NJ Air National Guardsmen train at Operation Kriegshammer

  • Published
  • By Tech. Sgt. Matt Hecht
  • 177th Fighter Wing Public Affairs
In the hills of the Grafenwoehr Training Area, Bavaria, Germany, Airmen from the New Jersey Air National Guard's 177th Security Forces Squadron (SFS) received training on emergency close air support (ECAS) on July 16, 2014.

The ECAS scenarios were developed by the tactical air control party (TACP) Airmen from the 227th Air Support Operations Squadron (ASOS) as part of Operation Kriegshammer.

Using maps and compasses, the security forces Airmen plotted their location as well as potential target areas.

"This stuff is awesome," said Master Sgt. Walter Kienzle, a security forces combat arms, training, and maintenance specialist.

"We don't get to use maps like this out in the field very often, and it's a perishable skill so this has been a great refresher," said Kienzle.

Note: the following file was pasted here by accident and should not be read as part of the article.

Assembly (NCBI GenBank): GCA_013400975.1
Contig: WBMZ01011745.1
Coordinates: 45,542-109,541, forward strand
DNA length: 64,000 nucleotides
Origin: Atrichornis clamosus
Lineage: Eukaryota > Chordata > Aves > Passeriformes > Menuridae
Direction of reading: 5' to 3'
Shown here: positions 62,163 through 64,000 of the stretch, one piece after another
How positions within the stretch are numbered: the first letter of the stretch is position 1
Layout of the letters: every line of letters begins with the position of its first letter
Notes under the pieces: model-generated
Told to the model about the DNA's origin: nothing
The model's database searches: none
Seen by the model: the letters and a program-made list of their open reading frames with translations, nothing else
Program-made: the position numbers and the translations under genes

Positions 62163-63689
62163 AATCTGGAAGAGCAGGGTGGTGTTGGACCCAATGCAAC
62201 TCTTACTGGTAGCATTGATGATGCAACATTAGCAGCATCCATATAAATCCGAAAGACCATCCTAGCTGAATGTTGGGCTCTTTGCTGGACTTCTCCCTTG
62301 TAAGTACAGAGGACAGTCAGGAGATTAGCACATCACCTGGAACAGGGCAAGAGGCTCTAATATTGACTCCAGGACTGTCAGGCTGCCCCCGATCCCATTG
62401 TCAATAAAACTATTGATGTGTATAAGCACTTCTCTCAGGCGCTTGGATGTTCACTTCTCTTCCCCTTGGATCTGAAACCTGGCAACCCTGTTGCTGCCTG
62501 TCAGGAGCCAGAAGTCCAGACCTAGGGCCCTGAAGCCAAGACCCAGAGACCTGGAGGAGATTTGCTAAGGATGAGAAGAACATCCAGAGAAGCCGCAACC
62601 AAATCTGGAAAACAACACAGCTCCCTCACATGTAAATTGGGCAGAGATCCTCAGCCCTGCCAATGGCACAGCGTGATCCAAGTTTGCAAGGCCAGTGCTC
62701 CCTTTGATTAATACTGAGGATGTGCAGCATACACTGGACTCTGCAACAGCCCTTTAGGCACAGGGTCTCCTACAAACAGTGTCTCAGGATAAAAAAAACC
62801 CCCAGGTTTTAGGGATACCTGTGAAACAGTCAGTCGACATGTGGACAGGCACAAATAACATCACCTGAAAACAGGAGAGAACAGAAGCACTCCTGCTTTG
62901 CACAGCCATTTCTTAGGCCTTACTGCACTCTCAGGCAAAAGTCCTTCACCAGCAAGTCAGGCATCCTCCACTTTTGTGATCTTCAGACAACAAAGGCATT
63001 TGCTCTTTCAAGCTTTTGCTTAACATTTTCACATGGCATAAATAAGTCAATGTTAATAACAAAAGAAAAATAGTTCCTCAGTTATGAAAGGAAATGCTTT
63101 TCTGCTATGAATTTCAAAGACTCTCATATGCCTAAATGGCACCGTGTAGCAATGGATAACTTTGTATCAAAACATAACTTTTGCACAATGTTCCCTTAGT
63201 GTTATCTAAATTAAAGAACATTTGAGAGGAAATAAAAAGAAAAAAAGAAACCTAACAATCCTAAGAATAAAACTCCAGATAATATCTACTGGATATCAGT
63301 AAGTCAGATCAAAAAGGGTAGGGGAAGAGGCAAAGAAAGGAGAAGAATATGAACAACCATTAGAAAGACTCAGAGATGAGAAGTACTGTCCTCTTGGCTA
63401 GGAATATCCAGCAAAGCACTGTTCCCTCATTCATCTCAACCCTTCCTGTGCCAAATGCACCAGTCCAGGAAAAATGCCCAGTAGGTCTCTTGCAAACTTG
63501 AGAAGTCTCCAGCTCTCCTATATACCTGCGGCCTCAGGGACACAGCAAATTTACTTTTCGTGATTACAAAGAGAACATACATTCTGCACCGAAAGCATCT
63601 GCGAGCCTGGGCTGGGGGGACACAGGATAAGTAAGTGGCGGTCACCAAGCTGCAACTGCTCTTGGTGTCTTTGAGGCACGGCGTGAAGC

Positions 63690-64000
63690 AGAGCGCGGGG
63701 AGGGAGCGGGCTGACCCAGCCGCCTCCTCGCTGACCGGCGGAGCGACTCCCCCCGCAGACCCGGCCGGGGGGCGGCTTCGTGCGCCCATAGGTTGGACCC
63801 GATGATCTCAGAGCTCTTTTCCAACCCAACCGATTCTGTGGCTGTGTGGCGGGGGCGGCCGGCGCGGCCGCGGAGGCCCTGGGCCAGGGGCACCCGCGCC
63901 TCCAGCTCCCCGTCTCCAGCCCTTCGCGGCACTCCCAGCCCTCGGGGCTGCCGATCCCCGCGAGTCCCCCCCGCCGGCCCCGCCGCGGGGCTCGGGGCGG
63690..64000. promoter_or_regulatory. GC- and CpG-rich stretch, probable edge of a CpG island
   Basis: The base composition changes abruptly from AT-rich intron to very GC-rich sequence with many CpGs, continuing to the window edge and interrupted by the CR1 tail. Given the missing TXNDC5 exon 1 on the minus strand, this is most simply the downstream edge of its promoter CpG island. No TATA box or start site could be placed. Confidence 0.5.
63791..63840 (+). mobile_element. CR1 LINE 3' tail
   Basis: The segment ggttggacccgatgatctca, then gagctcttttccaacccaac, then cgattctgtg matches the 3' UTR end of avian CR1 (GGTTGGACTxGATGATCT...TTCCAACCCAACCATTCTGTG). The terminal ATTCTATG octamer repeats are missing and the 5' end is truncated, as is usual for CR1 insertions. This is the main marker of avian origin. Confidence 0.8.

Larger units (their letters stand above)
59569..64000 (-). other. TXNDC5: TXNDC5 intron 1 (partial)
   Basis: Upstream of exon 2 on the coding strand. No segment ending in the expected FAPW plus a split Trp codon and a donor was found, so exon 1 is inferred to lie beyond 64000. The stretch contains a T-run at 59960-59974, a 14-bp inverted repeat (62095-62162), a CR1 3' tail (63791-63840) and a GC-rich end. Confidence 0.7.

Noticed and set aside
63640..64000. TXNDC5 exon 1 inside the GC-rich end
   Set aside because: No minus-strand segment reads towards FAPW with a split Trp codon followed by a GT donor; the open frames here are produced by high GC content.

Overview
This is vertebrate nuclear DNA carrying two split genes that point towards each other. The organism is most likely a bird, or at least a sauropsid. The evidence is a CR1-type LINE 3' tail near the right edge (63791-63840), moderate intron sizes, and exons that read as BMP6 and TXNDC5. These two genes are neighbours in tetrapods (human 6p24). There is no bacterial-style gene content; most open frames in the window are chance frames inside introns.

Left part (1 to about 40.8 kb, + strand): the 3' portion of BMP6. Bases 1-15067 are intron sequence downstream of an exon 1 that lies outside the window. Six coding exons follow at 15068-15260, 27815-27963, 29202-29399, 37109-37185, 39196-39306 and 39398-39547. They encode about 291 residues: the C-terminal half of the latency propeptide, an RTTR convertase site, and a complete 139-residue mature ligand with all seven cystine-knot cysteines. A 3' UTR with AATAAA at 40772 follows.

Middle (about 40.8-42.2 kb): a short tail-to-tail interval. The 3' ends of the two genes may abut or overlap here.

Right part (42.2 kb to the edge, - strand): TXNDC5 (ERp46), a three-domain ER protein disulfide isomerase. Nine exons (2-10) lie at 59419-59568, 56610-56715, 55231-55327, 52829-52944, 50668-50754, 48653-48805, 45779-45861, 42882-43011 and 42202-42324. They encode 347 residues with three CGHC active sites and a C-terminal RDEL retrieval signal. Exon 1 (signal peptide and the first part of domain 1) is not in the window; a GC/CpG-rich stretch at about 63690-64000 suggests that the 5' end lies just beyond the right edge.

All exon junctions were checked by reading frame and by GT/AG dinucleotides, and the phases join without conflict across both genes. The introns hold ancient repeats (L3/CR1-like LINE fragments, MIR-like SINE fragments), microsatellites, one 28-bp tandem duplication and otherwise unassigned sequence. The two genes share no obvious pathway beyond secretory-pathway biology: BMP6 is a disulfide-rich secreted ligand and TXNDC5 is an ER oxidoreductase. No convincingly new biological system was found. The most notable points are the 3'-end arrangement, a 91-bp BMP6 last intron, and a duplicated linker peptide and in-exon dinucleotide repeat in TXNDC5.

Airman 1st Class David Denesha, a tactical air control party airman from the 227th ASOS, observed and assisted with the map and compass training.

"It's important to know basic map reading skills in case our global positioning system devices have batteries that give out," said Denesha.

"No one in security forces expects to have to jump on the radio to talk with aircraft, but it has happened," said Senior Master Sgt. John Sacchetti, 177th SFS operations superintendent. "Being able to communicate with aircraft is an incredibly valuable training opportunity."

The Grafenwoehr Training Area, with over 83 square miles of ranges, provided an ideal location for ECAS training.

U.S. Air Force F-16C Fighting Falcons, German air force Tornadoes, and French air force Mirage 2000s came on station to provide close air support.

"It was a rush talking to the German pilots," said Master Sgt. Stan Carroll, from the 177th SFS. "The key was being calm on the radio, and enunciating for the foreign pilots."

"Grafenwoehr has been a great experience for us," said Sacchetti. "The TACP have shown us what they do with ECAS, and we will be showing them how we handle active shooter situations and preform small unit tactics. As far as joint training goes, it does not get any better than this."